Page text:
Wednesday, June 7, 2017


Read. Please, pick up a book and read it. We, as a people group, are not the most literary people in Christendom. Most of us are big on “go and do” and not so big on “read and think.” I would like to challenge you to read more. It helps to have a plan, and I am pleased to share with you the sorts of books I read and why I read them. I find them to greatly enhance my service of Christ Jesus in sport, my life as a man, son, husband, father, and grandfather.

1. Read your Bible. (Duh.) “The unfolding of Your words gives light; It gives understanding to the simple.” Psalm 119:130 Your Bible will neither give understanding nor light unless you unfold its pages to read. I recommend a simple devotional reading plan, supplemented by more intensive study. I also recommend reading from various translations to keep things fresh and to gather insights from different translators. I particularly enjoy reading The Message translation devotionally.

2. Theology and Christian Living books. There is wisdom and insight to be gathered from these books; get some. I owe a debt I can never repay to the friends I made in my twenties as they introduced me to C. S. Lewis, Francis Schaeffer, Oswald Chambers, John Stott, Brother Lawrence, and other good authors. Later in my adulthood I began reading authors like Phillip Yancey, Eugene Peterson, Os Guinness, G. K. Chesterton, and others. Regardless of your level of scholarship, you and I both stand to learn from these authors.

3. Psychology books. These books help us to think differently. They help us to understand people and why they do what they do. Just recently I read, Deep Work and found it to be remarkably helpful to my own thinking and personal disciplines. Other books (decidedly non-academic) like Emotional Intelligence 2.0, Man’s Search for Meaning by Victor Frankl, Mindset by Carol Dweck, and Soul Keeping by John Ortberg (read last weekend), and several books by Malcolm Gladwell have also been very insightful. My mentor says, “Psychology is a good tool, but a terrible god.” Keeping this in mind brings perspective to my reading of psychology books.

4. Sports biography books. These books allow us inside the lives, minds, and hearts of people in the sporting world. Often, these are very insightful and occasionally quite painful to read. Among the best I have read are: The Man Watching by Anson Dorrance, Open by Andre Aggasi, Leading by Sir Alex Ferguson, and several by John Feinstein (not all are biographies, but all are helpful). This is especially true for those of us who find our service of sportspeople a little cross cultural. If you did not grow up as a competitive athlete, you may find the people you serve quite odd. These books can unlock their mentality for you.

5. Leadership books. Whether they want to be or not, sportspeople are leaders. Coaches want to be leaders, but they often don’t know how. To read leadership wisdom equips you to serve them well and loads your mind with a bank of knowledge they can access. We are leaders by our very nature. Let’s sharpen our leadership swords with some good reading. I suggest these as a starting point: Heroic Leadership by Chris Lowney, Leaders Who Last by Dave Kraft, Courageous Leadership by Bill Hybels, Spiritual Leadership by J. Oswald Sanders, and Legacy by James Kerr. “We are all leading, and we’re leading all the time. The question is whether we are doing it well or poorly,” is a quote from Chris Lowney’s Heroic Leadership and it is directly on point.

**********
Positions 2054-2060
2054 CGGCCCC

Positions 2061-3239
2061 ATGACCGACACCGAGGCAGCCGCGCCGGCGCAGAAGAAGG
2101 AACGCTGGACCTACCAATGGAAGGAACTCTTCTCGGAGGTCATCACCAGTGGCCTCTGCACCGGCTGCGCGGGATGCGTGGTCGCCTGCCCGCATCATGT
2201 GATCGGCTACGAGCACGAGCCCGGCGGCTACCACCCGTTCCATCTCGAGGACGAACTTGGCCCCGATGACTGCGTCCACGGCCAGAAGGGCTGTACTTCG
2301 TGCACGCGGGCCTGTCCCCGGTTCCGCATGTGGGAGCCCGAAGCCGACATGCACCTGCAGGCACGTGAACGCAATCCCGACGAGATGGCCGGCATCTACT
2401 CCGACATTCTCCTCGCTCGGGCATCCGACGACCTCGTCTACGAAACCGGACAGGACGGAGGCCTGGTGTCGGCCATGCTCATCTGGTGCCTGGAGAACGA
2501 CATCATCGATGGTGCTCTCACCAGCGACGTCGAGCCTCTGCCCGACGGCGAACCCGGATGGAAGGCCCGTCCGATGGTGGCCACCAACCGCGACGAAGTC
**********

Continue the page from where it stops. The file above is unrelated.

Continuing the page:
6. History books. It is of tremendous help to anyone serving Christ to understand the context in which he or she is serving. Reading the history of a team, a club, a community, a region, a nation, a continent, or the entire planet is key to understanding the people and how they view their world. This sort of reading has been transformation to my service when I travel abroad. Reading books on Central American, Cuban, Ukrainian, and Eurasian history were profoundly helpful to the development of ministry in those regions.

7. Culture. These books are of great value as one seeks to ride the stormy waves of societal change. Over this weekend I will turn sixty-one years of age. It would be so very easy to retreat to the culture of the 1970s and to become the curmudgeonly old dude, but I refuse. To have any grasp of societal and cultural changes I must read about it. Books like Millenials, Hillbilly Elegy, Outliers, Soul Tsumami, A Cup of Coffee at the Soul Food Café, and others have transformational to how I approach cultural matters.

8. Business Management. If you think strategically or analytically, the authors of these books have something to say to you. Among my favorite authors in this genre are: Simon Sinek, Seth Godin, and Jim Collins. Some of my favorite titles are: The Starfish and the Spider, Good to Great, Great by Choice, Originals (read in April), and others.

Do yourself a favor, read a book. Do those you serve a favor, read a book. Whether you do it old school via paper and ink, or on your portable electronic device (I read on both), read a book. Commit to learning for a lifetime. For what it’s worth, I read faster and with greater comprehension at 60 than I ever did at 20, 30, or 40. 

By reading good authors, we welcome mentors into our lives from across the centuries. I regularly receive counsel from John Stott, Francis Schaeffer, C. S. Lewis, Oswald Chambers, Brother Lawrence, and other brilliant men of God who have passed from the earth years, decades, or centuries ago. Read.

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